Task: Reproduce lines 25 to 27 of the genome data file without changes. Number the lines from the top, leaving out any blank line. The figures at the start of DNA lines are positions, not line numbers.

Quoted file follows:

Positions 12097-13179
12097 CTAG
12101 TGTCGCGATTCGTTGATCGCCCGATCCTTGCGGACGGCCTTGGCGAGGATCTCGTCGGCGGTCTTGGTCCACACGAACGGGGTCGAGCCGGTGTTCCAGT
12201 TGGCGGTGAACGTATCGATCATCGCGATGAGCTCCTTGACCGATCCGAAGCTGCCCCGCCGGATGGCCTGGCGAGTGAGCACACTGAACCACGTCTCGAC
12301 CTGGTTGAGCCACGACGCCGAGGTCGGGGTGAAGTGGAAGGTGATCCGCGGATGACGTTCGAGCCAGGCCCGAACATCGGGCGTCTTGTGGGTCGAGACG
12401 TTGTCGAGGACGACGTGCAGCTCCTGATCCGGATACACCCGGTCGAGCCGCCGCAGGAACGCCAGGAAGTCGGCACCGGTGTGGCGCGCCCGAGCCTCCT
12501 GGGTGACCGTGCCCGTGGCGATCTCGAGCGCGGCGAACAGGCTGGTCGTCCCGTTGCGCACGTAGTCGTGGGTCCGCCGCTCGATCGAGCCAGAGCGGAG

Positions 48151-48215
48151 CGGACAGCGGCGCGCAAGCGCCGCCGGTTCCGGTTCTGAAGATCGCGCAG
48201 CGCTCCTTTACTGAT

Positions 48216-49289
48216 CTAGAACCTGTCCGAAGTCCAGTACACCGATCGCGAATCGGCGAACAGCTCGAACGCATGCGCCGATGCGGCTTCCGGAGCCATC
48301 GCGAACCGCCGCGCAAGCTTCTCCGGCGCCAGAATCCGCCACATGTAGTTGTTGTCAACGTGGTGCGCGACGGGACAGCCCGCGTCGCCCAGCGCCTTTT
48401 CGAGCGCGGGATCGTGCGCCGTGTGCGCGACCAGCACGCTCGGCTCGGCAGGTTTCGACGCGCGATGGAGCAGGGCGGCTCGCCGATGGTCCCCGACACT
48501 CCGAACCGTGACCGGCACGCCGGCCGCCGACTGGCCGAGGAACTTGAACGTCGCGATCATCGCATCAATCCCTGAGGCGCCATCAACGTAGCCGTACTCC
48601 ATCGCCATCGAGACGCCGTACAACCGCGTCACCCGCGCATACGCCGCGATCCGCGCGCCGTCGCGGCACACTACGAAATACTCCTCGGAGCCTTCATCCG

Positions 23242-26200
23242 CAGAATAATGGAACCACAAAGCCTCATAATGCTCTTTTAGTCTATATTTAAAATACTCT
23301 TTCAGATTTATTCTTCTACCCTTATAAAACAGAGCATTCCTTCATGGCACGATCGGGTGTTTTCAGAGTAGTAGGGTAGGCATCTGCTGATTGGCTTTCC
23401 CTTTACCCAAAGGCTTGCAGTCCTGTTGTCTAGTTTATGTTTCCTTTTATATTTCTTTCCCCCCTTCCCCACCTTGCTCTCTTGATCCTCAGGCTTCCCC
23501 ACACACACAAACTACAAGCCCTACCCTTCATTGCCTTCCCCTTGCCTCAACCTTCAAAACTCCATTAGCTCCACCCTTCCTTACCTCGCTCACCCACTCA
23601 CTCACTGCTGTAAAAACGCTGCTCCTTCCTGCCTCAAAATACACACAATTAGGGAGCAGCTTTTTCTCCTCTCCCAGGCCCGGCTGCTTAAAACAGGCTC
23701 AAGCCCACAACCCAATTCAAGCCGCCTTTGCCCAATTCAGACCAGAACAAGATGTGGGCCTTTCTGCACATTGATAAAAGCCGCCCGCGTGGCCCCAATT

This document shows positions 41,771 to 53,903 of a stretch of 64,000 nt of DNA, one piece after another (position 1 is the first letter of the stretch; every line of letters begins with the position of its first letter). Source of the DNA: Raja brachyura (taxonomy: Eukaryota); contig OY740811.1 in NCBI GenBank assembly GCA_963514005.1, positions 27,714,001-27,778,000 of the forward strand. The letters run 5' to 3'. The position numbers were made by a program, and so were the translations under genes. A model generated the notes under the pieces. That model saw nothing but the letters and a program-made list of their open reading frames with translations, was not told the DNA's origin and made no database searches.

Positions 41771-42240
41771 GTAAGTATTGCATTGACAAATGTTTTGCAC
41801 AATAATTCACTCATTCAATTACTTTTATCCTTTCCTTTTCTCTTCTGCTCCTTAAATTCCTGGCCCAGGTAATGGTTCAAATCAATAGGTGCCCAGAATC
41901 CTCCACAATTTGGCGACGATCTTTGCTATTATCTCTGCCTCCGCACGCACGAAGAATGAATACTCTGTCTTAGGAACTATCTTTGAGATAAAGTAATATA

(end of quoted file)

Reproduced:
Positions 41771-42240
41771 GTAAGTATTGCATTGACAAATGTTTTGCAC
41801 AATAATTCACTCATTCAATTACTTTTATCCTTTCCTTTTCTCTTCTGCTCCTTAAATTCCTGGCCCAGGTAATGGTTCAAATCAATAGGTGCCCAGAATC